The following assert methods are special. The first one Fail immediately change the status of the test to "error". This can be useful to write your own assert method. The second one, Inconclusive, indicates that the test could not be completed. In this case, the test is neither a success nor a failure.

  • Assert.Fail(string message)
  • Assert.Inconclusive(string message)

Here's an example of an inconclusive test

[TestMethod]
public void Sample8()
{
    if (DateTime.Now.Hour != 12)
        Assert.Inconclusive("Must be executed at noon");

    // actual tests...
}

In the test explorer, inconclusive tests are grouped into "Skipped Tests":

Conclusion

MSTest v2 comes with more than 30 assert methods. This should helps you writting your tests. In a future blog post, we'll see how to extend the list of assert methods with your own methods.

Import polyfill using dynamic imports in TypeScript

TypeScript 2.4 has introduced Dynamic imports. In a previous, we have seen how to use static imports in TypeScript. Static import allow to use a module. You import all the modules needed at the beginning of the TypeScript file and use them later:

import { ZipCodeValidator } from "./ZipCodeValidator";
const myValidator = new ZipCodeValidator();

Dynamic imports on the other hand are not declared at the beggining of the file, but right before their usage. This is very useful to load a module only when you really need it. For instance, if a feature is not commonly use, you can load the code of that feature only when the user starts using it. This way, when the page loads, the user don't need to download all the code, so it reduces the time to load the page.

if (condition) {
    let zipCodeValidator = await import("./ZipCodeValidator");
    let myValidator = new zipCodeValidator();
}

What is a polyfill?

From wikipedia:

In web development, a polyfill is code that implements a feature on web browsers that do not support the feature. Most often, it refers to a JavaScript library that implements an HTML5 web standard, either an established standard (supported by some browsers) on older browsers, or a proposed standard (not supported by any browsers) on existing browsers. Formally, "a polyfill is a shim for a browser API".

Polyfills allow web developers to use an API regardless of whether it is supported by a browser or not, and usually with minimal overhead. Typically they first check if a browser supports an API, and use it if available, otherwise using their own implementation.

For instance, String.includes is not available in Internet Explorer 11. This is a very convenient function, so I want to be able to use it. The idea is to run the polyfill before the rest of the code, so you can use the function. You can find a polyfill on MDN.

// Test if String.includes is available
if (!String.prototype.includes) {

    // Add the find method to the prototype
    String.prototype.includes = function(search, start) {
        'use strict';
        if (typeof start !== 'number') {
            start = 0;
        }

        if (start + search.length > this.length) {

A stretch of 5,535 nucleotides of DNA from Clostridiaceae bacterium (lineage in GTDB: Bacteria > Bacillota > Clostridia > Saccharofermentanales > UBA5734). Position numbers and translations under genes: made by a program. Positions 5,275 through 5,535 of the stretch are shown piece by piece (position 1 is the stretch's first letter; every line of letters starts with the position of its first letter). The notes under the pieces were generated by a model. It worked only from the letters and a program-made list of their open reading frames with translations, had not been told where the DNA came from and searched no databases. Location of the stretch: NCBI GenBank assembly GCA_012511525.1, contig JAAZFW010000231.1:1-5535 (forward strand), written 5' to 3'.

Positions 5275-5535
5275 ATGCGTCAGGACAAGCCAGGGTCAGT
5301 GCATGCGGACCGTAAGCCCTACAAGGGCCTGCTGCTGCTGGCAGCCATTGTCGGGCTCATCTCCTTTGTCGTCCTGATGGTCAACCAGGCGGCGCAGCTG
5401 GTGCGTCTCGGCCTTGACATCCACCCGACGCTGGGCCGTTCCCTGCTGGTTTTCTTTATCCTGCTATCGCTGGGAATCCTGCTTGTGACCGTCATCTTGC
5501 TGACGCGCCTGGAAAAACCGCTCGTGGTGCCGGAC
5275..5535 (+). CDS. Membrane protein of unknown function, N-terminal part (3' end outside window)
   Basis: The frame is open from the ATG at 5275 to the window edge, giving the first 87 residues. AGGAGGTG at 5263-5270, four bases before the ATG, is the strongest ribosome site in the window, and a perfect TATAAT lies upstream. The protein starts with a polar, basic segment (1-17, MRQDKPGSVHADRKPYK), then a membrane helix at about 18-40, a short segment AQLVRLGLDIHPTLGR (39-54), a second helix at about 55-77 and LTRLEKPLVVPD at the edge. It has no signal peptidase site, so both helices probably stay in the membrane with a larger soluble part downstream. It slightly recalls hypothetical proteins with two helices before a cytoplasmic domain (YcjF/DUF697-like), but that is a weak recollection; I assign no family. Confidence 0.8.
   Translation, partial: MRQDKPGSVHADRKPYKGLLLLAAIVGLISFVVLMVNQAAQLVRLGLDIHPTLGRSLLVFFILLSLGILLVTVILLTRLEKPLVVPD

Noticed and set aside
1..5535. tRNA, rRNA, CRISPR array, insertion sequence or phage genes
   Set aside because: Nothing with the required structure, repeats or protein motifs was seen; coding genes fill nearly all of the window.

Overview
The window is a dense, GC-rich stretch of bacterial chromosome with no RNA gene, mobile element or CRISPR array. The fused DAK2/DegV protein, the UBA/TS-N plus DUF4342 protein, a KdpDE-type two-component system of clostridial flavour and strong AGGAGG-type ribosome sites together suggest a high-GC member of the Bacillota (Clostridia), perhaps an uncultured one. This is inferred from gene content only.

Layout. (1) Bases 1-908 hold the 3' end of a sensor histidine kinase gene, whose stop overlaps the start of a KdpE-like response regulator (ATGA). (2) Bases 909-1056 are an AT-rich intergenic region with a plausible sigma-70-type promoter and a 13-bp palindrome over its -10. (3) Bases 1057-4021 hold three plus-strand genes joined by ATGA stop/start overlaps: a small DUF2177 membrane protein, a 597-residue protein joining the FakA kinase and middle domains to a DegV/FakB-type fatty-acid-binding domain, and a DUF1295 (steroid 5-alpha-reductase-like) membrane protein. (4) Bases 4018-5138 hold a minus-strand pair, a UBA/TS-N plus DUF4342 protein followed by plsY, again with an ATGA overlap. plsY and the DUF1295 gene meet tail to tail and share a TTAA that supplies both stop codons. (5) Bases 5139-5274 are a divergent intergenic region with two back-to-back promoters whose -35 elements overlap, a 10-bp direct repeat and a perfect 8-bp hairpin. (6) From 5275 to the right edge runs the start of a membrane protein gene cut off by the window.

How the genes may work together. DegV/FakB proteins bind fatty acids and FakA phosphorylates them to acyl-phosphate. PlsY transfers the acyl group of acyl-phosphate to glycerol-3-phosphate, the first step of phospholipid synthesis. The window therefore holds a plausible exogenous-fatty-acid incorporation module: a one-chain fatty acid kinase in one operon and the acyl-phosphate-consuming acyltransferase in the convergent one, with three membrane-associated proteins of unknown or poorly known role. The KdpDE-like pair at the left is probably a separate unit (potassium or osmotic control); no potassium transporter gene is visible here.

return false;
        } else {
            return this.indexOf(search,start) !== -1;
        }
    };
}

Load polyfills dynamically

The previous polyfill is not very long. However, if you need to include ten polyfills or a much longer one, you'll increase the size of the JS, and your web site will be slower. Plus, String.includes is well supported by the current browsers. You can check that information on caniuse:

So, you need this polyfill for just a few users. You don't want to impact the vast majority of your audiance. So, why not loading this polyfill dynamically. This is where dynamic import is useful. Indeed, you can create the polyfill as a module and import it only when needed.

Here's the structure I use:

src
├── polyfills
│   ├── array.from.js
│   ├── array.prototype.find.js
│   ├── string.prototype.includes.js
│   └── ...
└── main.ts

Polyfills are often paste from the internet, so you can use JavaScript or TypeScript depending on the source.

Then, you can import them dynamically if needed in the main file:

function importPolyfills() {
    let promises = [];
    if (!String.prototype.includes) {
        promises.push(import("./polyfills/string.prototype.includes"));
    }

    if (!Array.from) {
        promises.push(import("./polyfills/array.from"));
    }

    if (!Array.prototype.find) {
        promises.push(import("./polyfills/array.prototype.find"));
    }

    // ...

    return Promise.all(promises);
}

importPolyfills().then(() => {
    console.log("meziantou".includes("an"));
});

This way, only the users who use a browser that don't support the feature you want will actually download the polyfill. For them, the loading time will increase a little. But, for the vast majorty of the users, it will reduce the loading time. And when a browser releases the functionality, the polyfill won't be downloaded anymore. So, you can measure how many people download the polyfill file and check if it is actually needed.

MSTest v2: Setup a test project and run tests

This post is part of the serie 'MSTest v2'. Be sure to check out the rest of the blog posts of the serie!

Unit testing is part of the development process. If you are not writing much unit tests now, I would recommend reading this post which explains how testing helps to deliver faster and with more confidence: How we approach testing VSTS to enable continuous delivery . In this serie of posts, we'll see how to write tests using MS Test v2, the Microsoft's test framework.

Create the test project

In Visual Studio, create a new "Unit Test Project" project:

If you want to use the command line in .NET Core, you can use the following command:

dotnet new mstest

The template contains the references to the following NuGet packages:

  • Microsoft.NET.Test.Sdk
  • MSTest.TestAdapter
  • MSTest.TestFramework

The csproj file should contains the following lines:

<ItemGroup>
  <PackageReference Include="Microsoft.NET.Test.Sdk" Version="15.5.0" />
  <PackageReference Include="MSTest.TestAdapter" Version="1.2.0" />